Consumers still trust farmers;  they just need their confidence restored in some aspects of the food system.

Those were some of the conclusions from a "consumer trust" survey commissioned by the Center for Food Intregity. Highlights from the survey were presented last week at the 4th Annual 2009 Food System Summit in Kansas City.

Consumers still trust farmers, but aren’t sure what we are doing is still farming. “That is a challenge in building consumer trust,” said Center for Food Intregity CEO Charlie Arnot. “As an industry, we’ve tended to rely on science and attacking our attackers,” said Arnot. “That’s not working. We need to build consumer trust and confidence in the food system.”

The research indicated that the contemporary food system is not perceived as being consistent with the understanding or values of consumers or with the positive attributes historically assigned to farmers. Voices questioning current food systems practices are increasing in number and volume.

Arnot says research revealed that the target the food system industry should focus on are the early-adopters who are the agents of change and will drive social change. “They are the opinion leaders and gatekeepers of their social groups, and information seekers,” he said. “They are more likely to believe and be impacted by education as long as it is not perceived as self-interest; it must be objective and balanced.”

As a group, early-adopters are more educated, have a higher social status, are information seekers, have a favorable attitude toward science and are favorable toward change. Early-adopters also prefer to get their information on the food system from online sources, followed by cable TV. “This all works to our advantage,” Arnot said.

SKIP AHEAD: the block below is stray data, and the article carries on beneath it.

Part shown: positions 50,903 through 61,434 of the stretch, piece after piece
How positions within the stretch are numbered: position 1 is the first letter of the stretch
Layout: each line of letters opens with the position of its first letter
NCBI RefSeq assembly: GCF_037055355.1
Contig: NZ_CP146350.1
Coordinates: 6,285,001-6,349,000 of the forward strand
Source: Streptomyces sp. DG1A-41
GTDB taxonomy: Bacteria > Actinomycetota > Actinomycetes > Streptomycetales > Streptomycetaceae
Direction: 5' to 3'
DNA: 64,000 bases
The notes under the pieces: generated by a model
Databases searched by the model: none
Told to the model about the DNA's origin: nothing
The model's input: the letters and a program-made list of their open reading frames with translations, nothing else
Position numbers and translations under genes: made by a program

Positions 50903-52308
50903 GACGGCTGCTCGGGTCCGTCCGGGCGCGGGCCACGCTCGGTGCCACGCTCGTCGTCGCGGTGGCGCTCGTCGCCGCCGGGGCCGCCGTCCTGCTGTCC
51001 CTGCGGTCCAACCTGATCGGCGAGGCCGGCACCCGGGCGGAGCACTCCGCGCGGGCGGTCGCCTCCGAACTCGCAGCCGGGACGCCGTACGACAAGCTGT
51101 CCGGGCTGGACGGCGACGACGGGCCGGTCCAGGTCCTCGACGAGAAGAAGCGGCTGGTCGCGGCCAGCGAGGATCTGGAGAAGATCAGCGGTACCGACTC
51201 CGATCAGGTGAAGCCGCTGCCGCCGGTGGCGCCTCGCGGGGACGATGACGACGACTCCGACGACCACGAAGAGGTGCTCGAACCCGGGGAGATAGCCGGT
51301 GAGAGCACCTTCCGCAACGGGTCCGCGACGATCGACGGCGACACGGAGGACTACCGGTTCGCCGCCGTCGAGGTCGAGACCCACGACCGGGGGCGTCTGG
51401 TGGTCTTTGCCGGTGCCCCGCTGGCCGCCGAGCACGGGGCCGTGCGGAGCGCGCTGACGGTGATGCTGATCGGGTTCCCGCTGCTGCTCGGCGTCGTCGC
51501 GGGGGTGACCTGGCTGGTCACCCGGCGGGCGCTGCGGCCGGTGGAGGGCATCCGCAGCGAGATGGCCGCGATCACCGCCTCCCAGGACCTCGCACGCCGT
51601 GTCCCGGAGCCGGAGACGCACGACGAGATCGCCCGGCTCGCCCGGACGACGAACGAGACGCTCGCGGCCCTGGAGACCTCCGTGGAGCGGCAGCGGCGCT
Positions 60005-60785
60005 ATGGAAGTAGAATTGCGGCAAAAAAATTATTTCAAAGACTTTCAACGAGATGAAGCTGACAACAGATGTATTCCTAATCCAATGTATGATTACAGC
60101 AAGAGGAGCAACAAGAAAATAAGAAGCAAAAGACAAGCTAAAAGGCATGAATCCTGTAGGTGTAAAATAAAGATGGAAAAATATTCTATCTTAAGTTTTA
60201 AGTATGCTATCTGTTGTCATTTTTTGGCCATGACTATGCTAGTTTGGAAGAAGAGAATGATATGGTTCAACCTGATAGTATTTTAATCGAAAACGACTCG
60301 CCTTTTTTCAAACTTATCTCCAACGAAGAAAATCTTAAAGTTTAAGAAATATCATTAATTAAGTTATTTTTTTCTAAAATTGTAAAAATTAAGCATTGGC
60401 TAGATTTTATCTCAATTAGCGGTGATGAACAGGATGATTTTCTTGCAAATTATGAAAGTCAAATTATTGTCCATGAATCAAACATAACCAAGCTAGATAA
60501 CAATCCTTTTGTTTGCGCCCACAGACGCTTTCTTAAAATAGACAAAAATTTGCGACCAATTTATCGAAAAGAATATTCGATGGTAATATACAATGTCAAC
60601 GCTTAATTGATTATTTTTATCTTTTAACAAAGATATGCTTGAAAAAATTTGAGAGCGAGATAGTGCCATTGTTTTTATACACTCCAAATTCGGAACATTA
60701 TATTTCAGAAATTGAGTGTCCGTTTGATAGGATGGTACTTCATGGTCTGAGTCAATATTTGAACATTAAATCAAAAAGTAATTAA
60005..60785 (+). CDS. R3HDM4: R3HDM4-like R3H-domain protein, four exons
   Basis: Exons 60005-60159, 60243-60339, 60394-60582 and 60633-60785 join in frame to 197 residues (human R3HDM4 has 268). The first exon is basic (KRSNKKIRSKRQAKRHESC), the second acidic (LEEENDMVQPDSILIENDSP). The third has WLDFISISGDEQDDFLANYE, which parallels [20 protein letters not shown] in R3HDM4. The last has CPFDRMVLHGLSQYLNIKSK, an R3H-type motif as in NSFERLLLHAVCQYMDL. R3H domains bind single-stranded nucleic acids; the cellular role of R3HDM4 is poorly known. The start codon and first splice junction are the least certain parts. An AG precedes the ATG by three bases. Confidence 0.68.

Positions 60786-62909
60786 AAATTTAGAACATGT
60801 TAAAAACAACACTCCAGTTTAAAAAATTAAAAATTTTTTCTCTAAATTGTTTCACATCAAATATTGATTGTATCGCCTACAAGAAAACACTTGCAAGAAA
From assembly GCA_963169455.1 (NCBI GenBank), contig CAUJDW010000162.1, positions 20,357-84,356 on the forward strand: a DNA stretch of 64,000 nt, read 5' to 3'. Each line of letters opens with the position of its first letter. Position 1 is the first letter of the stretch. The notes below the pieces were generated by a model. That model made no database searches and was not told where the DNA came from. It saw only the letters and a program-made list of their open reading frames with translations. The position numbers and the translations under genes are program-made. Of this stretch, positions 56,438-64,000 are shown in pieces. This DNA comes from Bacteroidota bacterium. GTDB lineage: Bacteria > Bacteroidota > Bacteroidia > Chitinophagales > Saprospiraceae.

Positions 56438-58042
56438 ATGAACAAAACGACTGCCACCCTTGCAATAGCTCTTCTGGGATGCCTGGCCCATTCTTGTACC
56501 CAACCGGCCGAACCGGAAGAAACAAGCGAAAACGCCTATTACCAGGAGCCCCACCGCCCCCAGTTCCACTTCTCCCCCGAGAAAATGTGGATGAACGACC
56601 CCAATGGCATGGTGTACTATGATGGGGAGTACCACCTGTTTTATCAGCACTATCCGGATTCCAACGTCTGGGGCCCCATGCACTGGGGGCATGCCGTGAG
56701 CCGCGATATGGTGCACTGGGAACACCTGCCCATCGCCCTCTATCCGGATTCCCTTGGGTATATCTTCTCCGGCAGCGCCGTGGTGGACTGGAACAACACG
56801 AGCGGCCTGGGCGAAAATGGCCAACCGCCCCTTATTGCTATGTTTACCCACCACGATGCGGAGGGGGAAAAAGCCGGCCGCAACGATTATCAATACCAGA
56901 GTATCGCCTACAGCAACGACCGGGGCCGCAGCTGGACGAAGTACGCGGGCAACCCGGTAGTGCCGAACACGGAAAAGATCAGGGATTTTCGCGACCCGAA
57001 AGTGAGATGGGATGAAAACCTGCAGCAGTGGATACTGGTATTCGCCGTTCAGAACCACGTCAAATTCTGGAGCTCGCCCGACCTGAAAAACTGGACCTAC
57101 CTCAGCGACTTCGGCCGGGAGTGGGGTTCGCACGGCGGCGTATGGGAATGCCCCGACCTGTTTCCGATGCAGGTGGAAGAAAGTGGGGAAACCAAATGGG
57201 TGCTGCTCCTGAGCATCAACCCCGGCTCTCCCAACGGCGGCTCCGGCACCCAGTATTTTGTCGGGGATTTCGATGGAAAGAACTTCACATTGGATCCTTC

Key findings of the survey included:

  • Consumers hold farmers/producers, themselves and food companies/processors primarily responsible for food safety.
  • Consumers continue to trust themselves and those who prepare food in their homes more than any others.
  • Consumers place a high amount of trust in farmers and food companies for food safety.
  • Consumers hold farmers primarily responsible for humane treatment of farm animals.
  • Consumers lack confidence and trust in any food system segment for ensuring the humane treatment of farm animals.
  • Consumers hold farmers primarily responsible for sustainability.
  • Consumers lack confidence and trust in any food system segment for ensuring sustainability.
  • Consumers hold themselves, farmers and food companies primarily responsible for nutrition.
  • Consumers lack confidence and trust in any food system segment for ensuring nutrition.

Arnot says two Web sites have been created to help consumers with food information: www.farmersfeedus.org and www.bestfoodfacts.org.